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A spokesperson for Aung San Suu Kyi’s party, the National League for Democracy (NLD), has defended one of their members accused of drugging and raping a 15-year-old girl in a controversial statement that highlights that both he and the alleged victim are Muslims.
It followed reports that a young girl had been drugged and brutally assaulted by a local NLD commission member while visiting a party-run learning centre in Rangoon’s Pandeban township last Thursday.
The girl, who cannot be named, says that when she arrived a 22-year old NLD member gave her a spiked coca-cola and she fell unconscious. According to her sister, she woke up without her shirt and trousers and realised he had raped her. The family has since filed a report with the police in Rangoon.
But in a statement released on Sunday, NLD Information Committee member Kyi Toe deflected accusations of rape by insisting that the “two persons involved … are followers of the Islamic religion”. He went on to say that the two had been a couple in the past and there were no eyewitness accounts of the alleged attack. He also insisted that the girl is not underage.
“According to the community, the two have been a couple, naturally as youths do,” said the statement. “We learned that the victim, who has been attending the learning centre, has failed 10th Grade twice and is not underage. We have also learnt there was no witness to the incident.”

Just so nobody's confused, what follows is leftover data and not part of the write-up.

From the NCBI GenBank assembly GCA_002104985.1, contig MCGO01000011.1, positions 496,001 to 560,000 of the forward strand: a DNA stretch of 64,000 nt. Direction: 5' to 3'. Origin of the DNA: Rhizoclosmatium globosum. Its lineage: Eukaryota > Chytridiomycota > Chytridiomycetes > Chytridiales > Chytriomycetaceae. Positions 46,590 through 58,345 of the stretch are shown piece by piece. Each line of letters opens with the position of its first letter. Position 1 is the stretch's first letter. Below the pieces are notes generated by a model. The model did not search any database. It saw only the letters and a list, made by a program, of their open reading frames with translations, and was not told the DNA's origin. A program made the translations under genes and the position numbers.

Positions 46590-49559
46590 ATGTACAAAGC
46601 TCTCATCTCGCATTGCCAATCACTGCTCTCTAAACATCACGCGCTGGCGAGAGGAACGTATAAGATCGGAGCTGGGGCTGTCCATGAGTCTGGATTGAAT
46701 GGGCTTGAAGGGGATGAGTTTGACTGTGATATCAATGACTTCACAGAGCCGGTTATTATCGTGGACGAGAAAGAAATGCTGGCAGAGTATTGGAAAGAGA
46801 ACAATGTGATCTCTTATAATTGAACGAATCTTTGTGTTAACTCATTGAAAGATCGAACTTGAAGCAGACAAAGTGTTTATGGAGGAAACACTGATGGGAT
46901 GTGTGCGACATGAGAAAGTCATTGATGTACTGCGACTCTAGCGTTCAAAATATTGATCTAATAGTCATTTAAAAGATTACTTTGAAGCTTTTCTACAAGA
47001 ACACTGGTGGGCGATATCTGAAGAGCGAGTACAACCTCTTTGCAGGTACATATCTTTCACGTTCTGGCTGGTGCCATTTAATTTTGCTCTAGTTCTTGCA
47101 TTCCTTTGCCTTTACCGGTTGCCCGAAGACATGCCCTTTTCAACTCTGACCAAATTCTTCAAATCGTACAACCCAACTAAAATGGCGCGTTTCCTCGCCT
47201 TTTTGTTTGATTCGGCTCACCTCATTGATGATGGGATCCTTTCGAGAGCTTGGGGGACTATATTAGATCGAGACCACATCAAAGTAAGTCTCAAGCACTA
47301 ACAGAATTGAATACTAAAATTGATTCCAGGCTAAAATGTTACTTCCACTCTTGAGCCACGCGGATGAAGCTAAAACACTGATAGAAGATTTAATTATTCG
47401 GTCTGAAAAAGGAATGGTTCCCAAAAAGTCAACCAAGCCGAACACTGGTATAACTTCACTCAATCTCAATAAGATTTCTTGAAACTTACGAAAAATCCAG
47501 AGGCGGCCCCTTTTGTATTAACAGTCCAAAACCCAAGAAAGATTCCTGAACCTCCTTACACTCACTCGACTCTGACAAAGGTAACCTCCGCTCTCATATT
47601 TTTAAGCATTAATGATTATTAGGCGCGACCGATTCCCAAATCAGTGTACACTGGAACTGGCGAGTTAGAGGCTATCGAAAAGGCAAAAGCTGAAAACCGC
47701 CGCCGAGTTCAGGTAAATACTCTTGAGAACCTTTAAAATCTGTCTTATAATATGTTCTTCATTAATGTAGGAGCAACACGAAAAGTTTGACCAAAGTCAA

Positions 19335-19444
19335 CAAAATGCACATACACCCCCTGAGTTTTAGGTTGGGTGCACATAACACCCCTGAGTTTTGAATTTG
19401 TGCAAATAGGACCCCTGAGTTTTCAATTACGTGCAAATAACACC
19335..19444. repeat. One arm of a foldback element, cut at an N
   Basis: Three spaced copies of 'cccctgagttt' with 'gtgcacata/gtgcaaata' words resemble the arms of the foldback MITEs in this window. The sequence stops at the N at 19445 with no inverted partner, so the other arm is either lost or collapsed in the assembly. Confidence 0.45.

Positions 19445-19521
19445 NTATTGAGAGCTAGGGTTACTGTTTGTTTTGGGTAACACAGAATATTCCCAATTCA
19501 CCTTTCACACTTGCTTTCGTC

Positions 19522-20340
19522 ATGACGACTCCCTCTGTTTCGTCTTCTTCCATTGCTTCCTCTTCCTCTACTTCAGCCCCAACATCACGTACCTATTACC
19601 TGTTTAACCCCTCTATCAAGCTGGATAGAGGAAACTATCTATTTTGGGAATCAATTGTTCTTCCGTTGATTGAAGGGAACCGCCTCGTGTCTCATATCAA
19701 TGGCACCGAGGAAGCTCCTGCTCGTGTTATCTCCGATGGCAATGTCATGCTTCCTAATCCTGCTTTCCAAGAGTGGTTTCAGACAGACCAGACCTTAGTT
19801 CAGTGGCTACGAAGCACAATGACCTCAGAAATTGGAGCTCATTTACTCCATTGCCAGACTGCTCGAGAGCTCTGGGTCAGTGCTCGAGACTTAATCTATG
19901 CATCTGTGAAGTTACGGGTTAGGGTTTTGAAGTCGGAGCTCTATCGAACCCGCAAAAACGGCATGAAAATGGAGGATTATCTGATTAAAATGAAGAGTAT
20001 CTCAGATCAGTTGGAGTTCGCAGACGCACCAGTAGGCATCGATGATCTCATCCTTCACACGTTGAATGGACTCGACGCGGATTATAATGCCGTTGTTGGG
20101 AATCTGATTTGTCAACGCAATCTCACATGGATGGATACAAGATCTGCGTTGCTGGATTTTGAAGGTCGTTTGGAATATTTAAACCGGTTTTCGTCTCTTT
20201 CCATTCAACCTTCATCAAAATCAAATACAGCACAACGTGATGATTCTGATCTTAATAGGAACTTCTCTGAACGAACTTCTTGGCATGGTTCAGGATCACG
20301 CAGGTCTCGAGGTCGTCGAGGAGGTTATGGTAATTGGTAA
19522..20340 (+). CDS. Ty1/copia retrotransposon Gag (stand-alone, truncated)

The statement, posted on Facebook, has attracted some vitriolic comments by users, who have picked up on the description of the two as Muslims.
“It’s a case between two kalars, no need to be concerned,” said one user, using a derogatory term for persons of South Asian descent. “Just kalars doing kalar thing,” said another.
“It is really necessary to mention their religion?” asked a third.
DVB understands that it was not an official NLD statement, but a personal release by Kyi Toe. When asked for a comment, the NLD declined.
But it is not the first time the party has come under fire for allegations of Islamophobia. In recent months, Aung San Suu Kyi and her pro-democracy party have faced acute criticism for their silence on the persecution of Burma’s Muslim Rohingya minority, who are deprived of citizenship by the regime and denied basic civic rights.